Saturday, 25 June 2016

Vintage Photograph Collection - Part Two

If you happened to miss the first part of this series of posts then you can find it here. I will go back to talking about the collection of family photographs that came from a lot I bought on eBay, but today I'm going to talk about the photographs which I display on my shelves.  These photographs are also probably my favourites, mainly because I know their faces the best because I see them everyday. They are like unknown family to me. 

 This was one of my first vintage photographs which I got from a friend at university.  I was doing a lot of research on old photographs for my art so this was a big help at the time.  Since then I've always had it displayed on a desk or bookshelf.  I'm slightly concerned that it's faded quite a bit since I first got it.  The children's faces are beginning to disappear.  I've had this one for so long I feel like I know these people. I think this was bought from a charity shop on the Perth Road in Dundee.  If you're looking for old photographs yourself, always check charity shops.  They don't often have any but sometimes they hold a gem like this one.

This photograph is quite new to my collection and was from an eBay auction.  Again if you want to hunt down some photos of your own, browse eBay often. There are new vintage photo auctions going up every day which is both great for collecting but also incredibly sad in a way.  I love how smartly dressed this family are and I think the kids have such character in their faces.  I like family portraits as you can look at the similarities within the faces and postures.

This is my newest soldier.  I have a few soldier photographs and I think this one is especially sweet as someone has written 'The Boy' on it. I wonder what happened to him and if they got their boy home.

These guys crack me up. They look so smug with their fancy moustaches.  The more I look at it, the more I think it looks like they're away to burst out laughing after trying to look serious for the photo.

Another beautiful family, again with a soldier in the midst.  I wonder how the family coped with him being away, did he return and was this the last photo of them together?

This is quite a badly damaged photo but I love the girl's face. The back has something in a language I don't recognise and it looks like it's been written by a child. Incredibly intriguing and really quite beautiful.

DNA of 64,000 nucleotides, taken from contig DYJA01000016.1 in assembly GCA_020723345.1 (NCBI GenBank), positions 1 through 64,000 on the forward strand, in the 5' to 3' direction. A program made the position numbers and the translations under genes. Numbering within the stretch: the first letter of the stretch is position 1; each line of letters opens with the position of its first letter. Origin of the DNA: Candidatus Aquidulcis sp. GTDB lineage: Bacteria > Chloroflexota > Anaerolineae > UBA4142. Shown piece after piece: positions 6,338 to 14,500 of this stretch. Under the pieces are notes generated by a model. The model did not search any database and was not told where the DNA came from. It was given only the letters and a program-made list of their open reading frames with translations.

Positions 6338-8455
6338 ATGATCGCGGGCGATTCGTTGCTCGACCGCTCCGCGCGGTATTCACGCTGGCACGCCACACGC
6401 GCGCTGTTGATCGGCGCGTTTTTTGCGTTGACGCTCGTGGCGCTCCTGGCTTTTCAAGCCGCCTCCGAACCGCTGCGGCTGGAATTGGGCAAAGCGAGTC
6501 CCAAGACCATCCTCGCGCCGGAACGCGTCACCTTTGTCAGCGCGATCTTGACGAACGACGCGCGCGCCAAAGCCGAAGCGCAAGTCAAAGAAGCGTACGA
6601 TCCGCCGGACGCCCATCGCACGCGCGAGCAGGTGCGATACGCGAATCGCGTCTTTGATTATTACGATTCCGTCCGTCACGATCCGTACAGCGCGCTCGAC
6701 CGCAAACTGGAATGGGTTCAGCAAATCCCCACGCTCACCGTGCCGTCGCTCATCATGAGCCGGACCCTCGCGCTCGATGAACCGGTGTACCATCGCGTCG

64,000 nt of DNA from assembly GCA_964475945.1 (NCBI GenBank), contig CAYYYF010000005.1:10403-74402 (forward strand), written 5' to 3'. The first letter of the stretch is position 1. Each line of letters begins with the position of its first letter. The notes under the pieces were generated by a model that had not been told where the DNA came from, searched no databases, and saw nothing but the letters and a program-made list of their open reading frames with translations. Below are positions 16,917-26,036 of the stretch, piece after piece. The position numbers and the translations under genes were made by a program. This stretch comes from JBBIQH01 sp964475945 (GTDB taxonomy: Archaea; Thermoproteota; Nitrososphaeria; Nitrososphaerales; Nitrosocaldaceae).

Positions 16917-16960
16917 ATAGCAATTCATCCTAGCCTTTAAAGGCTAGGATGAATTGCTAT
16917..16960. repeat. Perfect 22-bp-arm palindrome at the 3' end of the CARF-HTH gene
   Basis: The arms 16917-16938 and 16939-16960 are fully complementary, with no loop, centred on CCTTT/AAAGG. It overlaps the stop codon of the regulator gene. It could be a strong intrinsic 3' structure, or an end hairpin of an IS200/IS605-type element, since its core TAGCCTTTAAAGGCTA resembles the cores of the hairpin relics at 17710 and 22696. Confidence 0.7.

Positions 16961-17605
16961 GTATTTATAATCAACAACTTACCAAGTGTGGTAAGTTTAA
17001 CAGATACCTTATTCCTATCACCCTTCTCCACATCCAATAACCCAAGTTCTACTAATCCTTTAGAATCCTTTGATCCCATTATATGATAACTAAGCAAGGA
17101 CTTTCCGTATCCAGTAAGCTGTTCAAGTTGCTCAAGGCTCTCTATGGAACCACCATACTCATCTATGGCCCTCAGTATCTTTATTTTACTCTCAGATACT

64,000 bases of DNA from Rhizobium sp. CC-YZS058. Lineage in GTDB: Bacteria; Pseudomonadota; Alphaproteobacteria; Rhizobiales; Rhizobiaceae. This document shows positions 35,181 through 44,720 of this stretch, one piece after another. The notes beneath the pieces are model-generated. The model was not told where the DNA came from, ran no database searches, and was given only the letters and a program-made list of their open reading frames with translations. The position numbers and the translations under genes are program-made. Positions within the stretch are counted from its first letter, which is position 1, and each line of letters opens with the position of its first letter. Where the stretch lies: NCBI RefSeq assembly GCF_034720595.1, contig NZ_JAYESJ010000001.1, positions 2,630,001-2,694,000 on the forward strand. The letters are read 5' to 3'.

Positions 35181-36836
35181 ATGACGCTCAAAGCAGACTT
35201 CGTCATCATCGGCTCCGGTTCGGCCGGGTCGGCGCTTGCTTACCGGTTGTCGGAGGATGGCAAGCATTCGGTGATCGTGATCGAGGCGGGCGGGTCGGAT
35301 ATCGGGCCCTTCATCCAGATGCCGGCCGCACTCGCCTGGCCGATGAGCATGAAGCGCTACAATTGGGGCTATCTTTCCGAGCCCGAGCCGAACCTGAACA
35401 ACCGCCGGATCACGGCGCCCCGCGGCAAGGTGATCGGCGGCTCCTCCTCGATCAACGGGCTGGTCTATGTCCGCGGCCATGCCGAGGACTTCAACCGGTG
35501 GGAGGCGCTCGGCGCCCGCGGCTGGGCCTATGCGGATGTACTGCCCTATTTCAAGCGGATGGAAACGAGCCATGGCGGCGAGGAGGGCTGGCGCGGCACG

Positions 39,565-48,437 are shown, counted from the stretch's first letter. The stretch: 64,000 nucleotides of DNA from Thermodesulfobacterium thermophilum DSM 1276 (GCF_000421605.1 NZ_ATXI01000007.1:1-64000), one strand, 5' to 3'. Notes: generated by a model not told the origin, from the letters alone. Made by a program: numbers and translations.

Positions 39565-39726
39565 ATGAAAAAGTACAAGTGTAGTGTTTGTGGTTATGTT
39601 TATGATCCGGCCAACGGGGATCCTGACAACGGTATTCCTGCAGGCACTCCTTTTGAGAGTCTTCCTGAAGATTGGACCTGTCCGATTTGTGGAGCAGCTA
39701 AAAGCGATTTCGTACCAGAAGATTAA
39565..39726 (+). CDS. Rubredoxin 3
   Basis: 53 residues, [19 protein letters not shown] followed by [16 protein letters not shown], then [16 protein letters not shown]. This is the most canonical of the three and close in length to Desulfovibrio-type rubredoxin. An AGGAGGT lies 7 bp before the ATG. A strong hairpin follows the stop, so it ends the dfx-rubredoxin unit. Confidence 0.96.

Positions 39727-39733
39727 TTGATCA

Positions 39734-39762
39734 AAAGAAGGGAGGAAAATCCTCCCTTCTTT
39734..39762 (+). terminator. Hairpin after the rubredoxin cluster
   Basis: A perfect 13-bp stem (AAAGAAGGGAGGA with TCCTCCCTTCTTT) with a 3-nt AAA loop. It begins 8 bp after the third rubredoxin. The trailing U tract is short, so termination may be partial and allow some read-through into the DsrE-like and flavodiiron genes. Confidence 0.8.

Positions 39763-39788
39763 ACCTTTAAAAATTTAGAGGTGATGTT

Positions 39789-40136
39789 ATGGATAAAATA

This chap was bought in a small book shop in St Andrews that I've never been able to find again.  My sense of direction isn't too great though...I love his hair and smart little moustache.  I've based many drawings on him.

 I don't really know why but this photograph always reminded me of the actor Jerome Flynn.  I think it might be the chin!  He also reminds me a bit of one of my grandads. I think he just has one of those familiar faces.

Last but not least this photo actually has a couple in it that I'm related to.  I'm not too sure exactly what relation they are but I do know their names are Audrey and Manfred.  I have so many photographs of people who have no names.  All these unknown people who I completely cherish but I know nothing about.  It's therefore nice to have this photo in my collection and at least know their names.

Part three of my collection shall be coming soon...

Tuesday, 21 June 2016

The Story of the Floating Knees

My blog has a bit of an odd name.  I've been asked a few times now why it has this name. Why 'floating knees'? I guess I should start at the beginning. For those of you that don't fancy a story I have drawn up a simple to follow explanation above.

So, every kid falls, usually due to clumsiness or running too fast.  I did that all the time and had permanently skinned knees. Then something weird started happening.  I did normal falling and then not so normal falling. The not so normal falling would be something like walking along and just dropping for no reason or feeling myself crumple while running.  I could sense it was something to do with my knee because I could hear a loud thud coming from it and an incredibly unsettling sensation.  It felt like my leg was falling apart.

As I grew older and it kept happening I became more and more aware of it and the conclusion that was reached was that I had dislocating knees like some of my relatives had.  They tended to grow out of their problems and that's what many doctors said.  "She'll grow out of it".